Yale DMA-MS Facility
Yale’s open facility on ion mobility spectrometry/mass spectrometry (IMS-MS)
An operational IMS-MS facility with excellent resolving power (50 for IMS, 104 for MS), >50% transmission through the IMS, and high mass range (~ 40,000 m/z) is available at Yale thanks to the loan of a QSTAR XL Mass spectrometer (MS) and a Differential mobility analyzer (DMA) from the manufacturers Applied Biosystems and SEADM.
The DMA is a peculiar IMS device combining a flow field U and an electric field E between two parallel plates. It disperses a beam of ions into a fan, such that only the ions with a well defined electrical mobility are transmitted into an outlet slit leading to the MS inlet. The main advantage of the DMA over other more familiar IMS instruments is the simplicity of its integration as a front-end into a preexisting MS with an atmospheric pressure source. The integration to form a DMA-MS instrument requires essentially no change in the vacuum system of the MS. The DMA measures true mobility, generally in air, N2 or CO2). Yale’s DMA-MS facility includes an Electrospray (ES) source, but no chromatography. Samples need therefore to be pre-purified. The DMA is also unique in enabling mobility determination of ions as produced by the ES source, without the structural modifications that tend to arise when an ion crosses a vacuum interface, an ion guide, or is injected into a drift cell.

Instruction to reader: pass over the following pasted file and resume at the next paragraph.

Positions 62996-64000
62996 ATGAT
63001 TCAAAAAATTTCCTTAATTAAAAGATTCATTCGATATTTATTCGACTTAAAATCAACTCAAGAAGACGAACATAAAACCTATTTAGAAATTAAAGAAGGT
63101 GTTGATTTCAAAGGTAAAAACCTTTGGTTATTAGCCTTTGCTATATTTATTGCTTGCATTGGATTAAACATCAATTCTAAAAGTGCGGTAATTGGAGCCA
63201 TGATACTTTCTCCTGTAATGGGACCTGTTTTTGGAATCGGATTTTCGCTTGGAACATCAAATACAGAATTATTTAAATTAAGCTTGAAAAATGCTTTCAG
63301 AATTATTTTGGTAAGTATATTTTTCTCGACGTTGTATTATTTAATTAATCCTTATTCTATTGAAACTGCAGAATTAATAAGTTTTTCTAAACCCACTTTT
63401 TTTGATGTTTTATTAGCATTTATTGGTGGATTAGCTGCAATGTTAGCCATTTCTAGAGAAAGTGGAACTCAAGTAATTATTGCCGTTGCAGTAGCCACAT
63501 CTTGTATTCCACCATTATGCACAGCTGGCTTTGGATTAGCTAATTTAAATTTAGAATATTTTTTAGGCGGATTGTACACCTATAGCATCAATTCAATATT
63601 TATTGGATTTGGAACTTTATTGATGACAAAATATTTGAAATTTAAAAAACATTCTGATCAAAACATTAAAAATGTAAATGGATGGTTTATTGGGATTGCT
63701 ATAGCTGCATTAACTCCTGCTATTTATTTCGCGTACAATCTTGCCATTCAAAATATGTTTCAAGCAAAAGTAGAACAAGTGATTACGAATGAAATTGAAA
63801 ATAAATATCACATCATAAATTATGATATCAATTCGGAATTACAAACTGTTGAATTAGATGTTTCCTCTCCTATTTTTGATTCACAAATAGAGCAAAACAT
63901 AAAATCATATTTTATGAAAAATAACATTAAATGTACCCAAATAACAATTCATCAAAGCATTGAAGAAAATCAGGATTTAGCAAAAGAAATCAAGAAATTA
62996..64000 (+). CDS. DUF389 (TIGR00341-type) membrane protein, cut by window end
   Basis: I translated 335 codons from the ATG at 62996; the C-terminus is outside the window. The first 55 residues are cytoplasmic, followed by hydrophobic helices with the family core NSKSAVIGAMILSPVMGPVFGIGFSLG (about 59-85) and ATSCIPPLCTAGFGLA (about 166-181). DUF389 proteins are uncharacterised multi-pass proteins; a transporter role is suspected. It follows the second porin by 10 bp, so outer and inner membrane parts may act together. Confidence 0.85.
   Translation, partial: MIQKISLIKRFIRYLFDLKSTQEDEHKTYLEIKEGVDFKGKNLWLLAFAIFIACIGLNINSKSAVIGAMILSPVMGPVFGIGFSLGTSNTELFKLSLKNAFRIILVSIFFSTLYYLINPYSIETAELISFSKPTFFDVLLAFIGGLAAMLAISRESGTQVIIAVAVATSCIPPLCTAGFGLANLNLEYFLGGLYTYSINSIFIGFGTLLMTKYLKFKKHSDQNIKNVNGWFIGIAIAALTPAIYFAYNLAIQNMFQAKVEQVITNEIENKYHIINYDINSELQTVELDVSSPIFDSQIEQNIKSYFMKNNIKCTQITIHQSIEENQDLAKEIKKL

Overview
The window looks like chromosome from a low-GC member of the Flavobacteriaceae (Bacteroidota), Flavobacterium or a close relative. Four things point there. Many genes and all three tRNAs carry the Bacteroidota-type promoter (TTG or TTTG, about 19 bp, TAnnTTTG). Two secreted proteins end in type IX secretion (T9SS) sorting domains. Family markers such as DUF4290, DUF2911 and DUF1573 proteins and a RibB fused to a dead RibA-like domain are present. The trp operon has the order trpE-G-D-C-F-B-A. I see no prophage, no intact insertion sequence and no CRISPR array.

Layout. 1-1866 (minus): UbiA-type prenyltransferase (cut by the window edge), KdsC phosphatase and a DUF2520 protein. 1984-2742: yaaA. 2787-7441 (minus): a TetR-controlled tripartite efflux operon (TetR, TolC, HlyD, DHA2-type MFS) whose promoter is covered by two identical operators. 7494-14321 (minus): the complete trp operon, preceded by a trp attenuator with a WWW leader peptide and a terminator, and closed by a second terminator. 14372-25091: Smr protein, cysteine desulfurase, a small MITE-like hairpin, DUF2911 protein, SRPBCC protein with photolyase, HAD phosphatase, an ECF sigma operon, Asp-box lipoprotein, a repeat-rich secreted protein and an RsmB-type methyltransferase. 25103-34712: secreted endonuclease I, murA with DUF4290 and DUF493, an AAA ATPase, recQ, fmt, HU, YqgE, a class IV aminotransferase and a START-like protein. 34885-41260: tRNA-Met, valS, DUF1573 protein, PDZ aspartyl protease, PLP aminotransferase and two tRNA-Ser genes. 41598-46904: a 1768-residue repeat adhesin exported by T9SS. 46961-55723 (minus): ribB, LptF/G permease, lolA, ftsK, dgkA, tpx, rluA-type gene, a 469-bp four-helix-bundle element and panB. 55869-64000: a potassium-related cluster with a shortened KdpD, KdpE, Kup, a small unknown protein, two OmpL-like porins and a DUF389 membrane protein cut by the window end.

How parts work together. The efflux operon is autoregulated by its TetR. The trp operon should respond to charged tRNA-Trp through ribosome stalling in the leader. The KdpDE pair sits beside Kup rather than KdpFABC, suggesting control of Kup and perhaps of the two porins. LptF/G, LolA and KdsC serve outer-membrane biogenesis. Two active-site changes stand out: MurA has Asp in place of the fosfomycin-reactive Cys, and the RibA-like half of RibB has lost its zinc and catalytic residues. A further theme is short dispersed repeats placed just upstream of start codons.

Figure 1: Operation of the differential mobility Analyzer (DMA). Ions are fed through a slit on the upper plate, and dispersed into a fan by combined fluid flow (rightwards) and electric (downwards) fields. Ions of a pre-selected electrical mobility are drawn through an exit hole into the mass spectrometer.
Examples of DMA-MS spectra obtained, and related scientific results:
The DMA-MS facility is open for use by visitors, primarily for scientific experiments involving high molecular weight species, with a special interest in biopolymers (widely interpreted). Potentially interested visitors should contact email@example.com (1-203-432-4347). No Yale funds are available to run external samples or to support visits. What we offer is a welcoming environment, a functional machine, instruction on how to run it, the assistance of graduate student Rafael Borrajo (who runs the instrument for our own research program), and some experience about electrosprays. The instrument is located at Yale's Keck Facility (under the Directorship of Prof. Kenneth Williams), where there are plenty of expert colleagues doing their own work, and with whom there will be informal chances to interact. One week visits generally suffice to collect large data sets. Longer visits may take place if appropriate. Particularly promising mailed samples may exceptionally be run free of charge. Interested visitors may receive free use (for one year) of the commercial software required for data analysis back at their own institution.